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Income Risk, Income Mobility and Welfare

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Author Info

  • Krebs, Tom

    ()
    (University of Mannheim)

  • Krishna, Pravin

    ()
    (Johns Hopkins University)

  • Maloney, William F.

    ()
    (World Bank)

Abstract

This paper develops a framework for the quantitative analysis of individual income dynamics, mobility and welfare. Individual income is assumed to follow a stochastic process with two (unobserved) components, an i.i.d. component representing measurement error or transitory income shocks and an AR(1) component representing persistent changes in income. We use a tractable consumption-saving model with labor income risk and incomplete markets to relate income dynamics to consumption and welfare, and derive analytical expressions for income mobility and welfare as a function of the various parameters of the underlying income process. The empirical application of our framework using data on individual incomes from Mexico provides striking results. Much of measured income mobility is driven by measurement error or transitory income shocks and therefore (almost) welfare-neutral. A smaller part of measured income mobility is due to either welfare-reducing income risk or welfare-enhancing catching-up of low-income individuals with high-income individuals, both of which have economically significant effects on social welfare. Decomposing mobility into its fundamental components is thus seen to be crucial from the standpoint of welfare evaluation.

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Bibliographic Info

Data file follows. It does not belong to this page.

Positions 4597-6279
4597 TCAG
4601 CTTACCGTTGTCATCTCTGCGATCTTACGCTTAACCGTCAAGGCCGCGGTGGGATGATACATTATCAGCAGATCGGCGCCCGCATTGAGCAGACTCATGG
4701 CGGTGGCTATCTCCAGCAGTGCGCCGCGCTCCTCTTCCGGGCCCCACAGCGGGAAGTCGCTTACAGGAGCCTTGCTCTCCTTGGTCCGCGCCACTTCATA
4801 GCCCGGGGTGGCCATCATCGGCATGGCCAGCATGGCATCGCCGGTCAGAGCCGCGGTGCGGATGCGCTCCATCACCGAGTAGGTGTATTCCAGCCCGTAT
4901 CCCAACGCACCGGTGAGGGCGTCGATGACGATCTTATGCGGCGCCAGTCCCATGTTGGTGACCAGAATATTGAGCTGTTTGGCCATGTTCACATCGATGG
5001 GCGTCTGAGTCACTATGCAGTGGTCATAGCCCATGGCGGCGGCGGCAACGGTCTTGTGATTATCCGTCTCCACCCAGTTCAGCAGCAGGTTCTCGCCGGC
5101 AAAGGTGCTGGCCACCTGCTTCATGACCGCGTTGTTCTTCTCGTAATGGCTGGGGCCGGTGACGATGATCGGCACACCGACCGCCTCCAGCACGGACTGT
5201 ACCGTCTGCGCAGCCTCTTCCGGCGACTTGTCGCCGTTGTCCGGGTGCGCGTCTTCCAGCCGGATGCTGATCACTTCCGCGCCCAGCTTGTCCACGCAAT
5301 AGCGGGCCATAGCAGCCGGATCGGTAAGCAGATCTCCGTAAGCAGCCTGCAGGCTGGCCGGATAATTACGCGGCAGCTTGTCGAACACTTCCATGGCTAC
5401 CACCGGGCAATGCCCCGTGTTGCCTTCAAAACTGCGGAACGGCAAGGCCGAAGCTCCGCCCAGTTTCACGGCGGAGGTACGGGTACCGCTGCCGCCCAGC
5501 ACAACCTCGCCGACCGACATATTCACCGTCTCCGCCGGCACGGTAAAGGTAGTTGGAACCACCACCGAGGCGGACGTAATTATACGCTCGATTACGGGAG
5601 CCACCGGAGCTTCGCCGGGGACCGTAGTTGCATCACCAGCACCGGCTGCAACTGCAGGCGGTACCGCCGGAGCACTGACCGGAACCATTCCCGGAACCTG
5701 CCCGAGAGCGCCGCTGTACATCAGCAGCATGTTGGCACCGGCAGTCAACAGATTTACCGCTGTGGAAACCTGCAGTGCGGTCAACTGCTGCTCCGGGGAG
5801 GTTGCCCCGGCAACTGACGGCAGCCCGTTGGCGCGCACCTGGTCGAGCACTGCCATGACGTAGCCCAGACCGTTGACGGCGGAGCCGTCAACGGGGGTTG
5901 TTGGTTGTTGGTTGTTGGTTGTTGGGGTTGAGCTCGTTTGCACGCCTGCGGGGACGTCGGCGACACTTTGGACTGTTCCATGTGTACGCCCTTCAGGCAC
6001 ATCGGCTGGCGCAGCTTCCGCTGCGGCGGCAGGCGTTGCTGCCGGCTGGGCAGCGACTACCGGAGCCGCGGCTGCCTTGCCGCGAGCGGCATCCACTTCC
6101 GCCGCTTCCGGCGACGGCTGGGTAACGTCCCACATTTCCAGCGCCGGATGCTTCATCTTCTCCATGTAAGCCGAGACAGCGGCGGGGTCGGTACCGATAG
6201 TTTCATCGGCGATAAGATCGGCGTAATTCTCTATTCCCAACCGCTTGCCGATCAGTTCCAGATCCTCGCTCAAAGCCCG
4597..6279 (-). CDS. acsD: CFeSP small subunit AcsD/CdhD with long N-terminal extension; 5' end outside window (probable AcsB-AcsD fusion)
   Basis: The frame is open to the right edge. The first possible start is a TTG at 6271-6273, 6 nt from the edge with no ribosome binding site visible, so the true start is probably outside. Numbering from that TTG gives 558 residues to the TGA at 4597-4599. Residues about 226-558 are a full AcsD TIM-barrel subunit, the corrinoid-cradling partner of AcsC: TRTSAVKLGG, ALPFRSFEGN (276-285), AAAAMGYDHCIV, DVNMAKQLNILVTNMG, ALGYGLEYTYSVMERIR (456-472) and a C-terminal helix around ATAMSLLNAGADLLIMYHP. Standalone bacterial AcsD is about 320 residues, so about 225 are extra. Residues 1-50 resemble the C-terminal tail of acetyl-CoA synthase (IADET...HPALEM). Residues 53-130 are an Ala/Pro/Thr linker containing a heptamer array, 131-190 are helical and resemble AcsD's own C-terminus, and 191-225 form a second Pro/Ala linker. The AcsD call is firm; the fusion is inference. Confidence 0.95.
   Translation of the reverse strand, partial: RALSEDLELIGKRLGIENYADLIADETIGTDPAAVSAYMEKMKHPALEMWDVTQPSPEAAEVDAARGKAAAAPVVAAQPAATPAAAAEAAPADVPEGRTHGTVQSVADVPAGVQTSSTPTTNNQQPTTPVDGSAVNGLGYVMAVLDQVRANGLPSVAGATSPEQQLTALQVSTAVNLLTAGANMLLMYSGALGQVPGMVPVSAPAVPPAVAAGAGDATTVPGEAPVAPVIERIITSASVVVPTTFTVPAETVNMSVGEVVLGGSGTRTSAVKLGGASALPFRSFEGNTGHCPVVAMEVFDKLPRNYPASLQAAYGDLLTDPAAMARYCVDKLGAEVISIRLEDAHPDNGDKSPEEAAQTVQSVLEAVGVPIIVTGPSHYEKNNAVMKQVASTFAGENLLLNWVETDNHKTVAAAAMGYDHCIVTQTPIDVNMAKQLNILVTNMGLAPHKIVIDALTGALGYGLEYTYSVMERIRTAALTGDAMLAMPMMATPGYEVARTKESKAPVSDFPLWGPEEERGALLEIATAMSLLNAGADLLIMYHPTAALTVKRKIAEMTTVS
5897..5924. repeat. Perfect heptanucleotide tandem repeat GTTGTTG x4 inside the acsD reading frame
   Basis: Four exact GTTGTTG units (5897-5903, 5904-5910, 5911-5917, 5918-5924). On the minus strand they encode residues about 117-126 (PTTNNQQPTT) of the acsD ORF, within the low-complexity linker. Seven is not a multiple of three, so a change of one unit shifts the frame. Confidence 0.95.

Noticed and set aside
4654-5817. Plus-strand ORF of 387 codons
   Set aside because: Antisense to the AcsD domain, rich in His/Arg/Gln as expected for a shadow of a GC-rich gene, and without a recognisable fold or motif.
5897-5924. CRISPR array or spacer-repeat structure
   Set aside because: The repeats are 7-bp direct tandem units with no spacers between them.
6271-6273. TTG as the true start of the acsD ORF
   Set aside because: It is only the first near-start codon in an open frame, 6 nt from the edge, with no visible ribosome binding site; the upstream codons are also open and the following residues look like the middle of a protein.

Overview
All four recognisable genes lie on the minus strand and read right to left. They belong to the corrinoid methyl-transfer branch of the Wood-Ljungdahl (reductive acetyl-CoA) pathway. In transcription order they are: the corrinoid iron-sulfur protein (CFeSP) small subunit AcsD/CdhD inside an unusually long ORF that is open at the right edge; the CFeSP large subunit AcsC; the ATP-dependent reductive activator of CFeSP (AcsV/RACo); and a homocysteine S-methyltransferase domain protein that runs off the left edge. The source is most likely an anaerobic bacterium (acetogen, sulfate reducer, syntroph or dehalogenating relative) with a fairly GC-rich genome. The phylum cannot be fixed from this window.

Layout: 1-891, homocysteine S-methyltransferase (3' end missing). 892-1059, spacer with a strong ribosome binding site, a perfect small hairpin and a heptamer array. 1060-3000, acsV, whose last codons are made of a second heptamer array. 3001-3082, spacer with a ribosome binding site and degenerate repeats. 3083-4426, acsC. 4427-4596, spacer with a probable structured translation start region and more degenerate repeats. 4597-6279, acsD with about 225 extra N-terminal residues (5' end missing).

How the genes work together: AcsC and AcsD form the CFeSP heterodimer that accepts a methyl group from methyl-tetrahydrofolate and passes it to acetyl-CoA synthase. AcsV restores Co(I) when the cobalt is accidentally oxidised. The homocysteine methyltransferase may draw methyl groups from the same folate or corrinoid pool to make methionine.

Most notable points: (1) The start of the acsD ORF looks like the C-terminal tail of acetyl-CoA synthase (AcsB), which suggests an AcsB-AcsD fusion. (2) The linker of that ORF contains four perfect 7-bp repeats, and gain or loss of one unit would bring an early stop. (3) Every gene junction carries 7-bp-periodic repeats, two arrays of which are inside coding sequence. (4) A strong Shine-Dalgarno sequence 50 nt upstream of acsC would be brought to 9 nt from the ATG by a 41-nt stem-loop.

Paper provided by Institute for the Study of Labor (IZA) in its series IZA Discussion Papers with number 7056.

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Length: 30 pages
Date of creation: Nov 2012
Date of revision:
Handle: RePEc:iza:izadps:dp7056

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Keywords: income mobility; labor market risk; social welfare;

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References

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  1. John Heaton & Deborah Lucas, 1993. "Evaluating the Effects of Incomplete Markets on Risk Sharing and Asset Pricing," NBER Working Papers 4249, National Bureau of Economic Research, Inc.
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  8. Michael Baker & Gary Solon, 2003. "Earnings Dynamics and Inequality among Canadian Men, 1976-1992: Evidence from Longitudinal Income Tax Records," Journal of Labor Economics, University of Chicago Press, vol. 21(2), pages 267-288, April.
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  15. Cuesta, Jose & Nopo, Hugo & Pizzolitto, Georgina, 2011. "Using Pseudo-Panels to Measure Income Mobility in Latin America," IZA Discussion Papers 5449, Institute for the Study of Labor (IZA).
  16. Cruces, Guillermo & Lanjouw, Peter & Lucchetti, Leonardo & Perova, Elizaveta & Vakis, Renos & Viollaz, Mariana, 2011. "Intra-generational mobility and repeated cross-sections : a three-country validation exercise," Policy Research Working Paper Series 5916, The World Bank.
  17. Antman, Francisca & McKenzie, David J., 2005. "Earnings mobility and measurement error : a pseudo-panel approach," Policy Research Working Paper Series 3745, The World Bank.
  18. Dardanoni Valentino, 1993. "Measuring Social Mobility," Journal of Economic Theory, Elsevier, vol. 61(2), pages 372-394, December.
  19. Gallant, A. Ronald, 1975. "Seemingly unrelated nonlinear regressions," Journal of Econometrics, Elsevier, vol. 3(1), pages 35-50, February.
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Blog mentions

As found by EconAcademics.org, the blog aggregator for Economics research:
  1. Much of observed income mobility is measurement error
    by Economic Logician in Economic Logic on 2013-03-20 14:19:00

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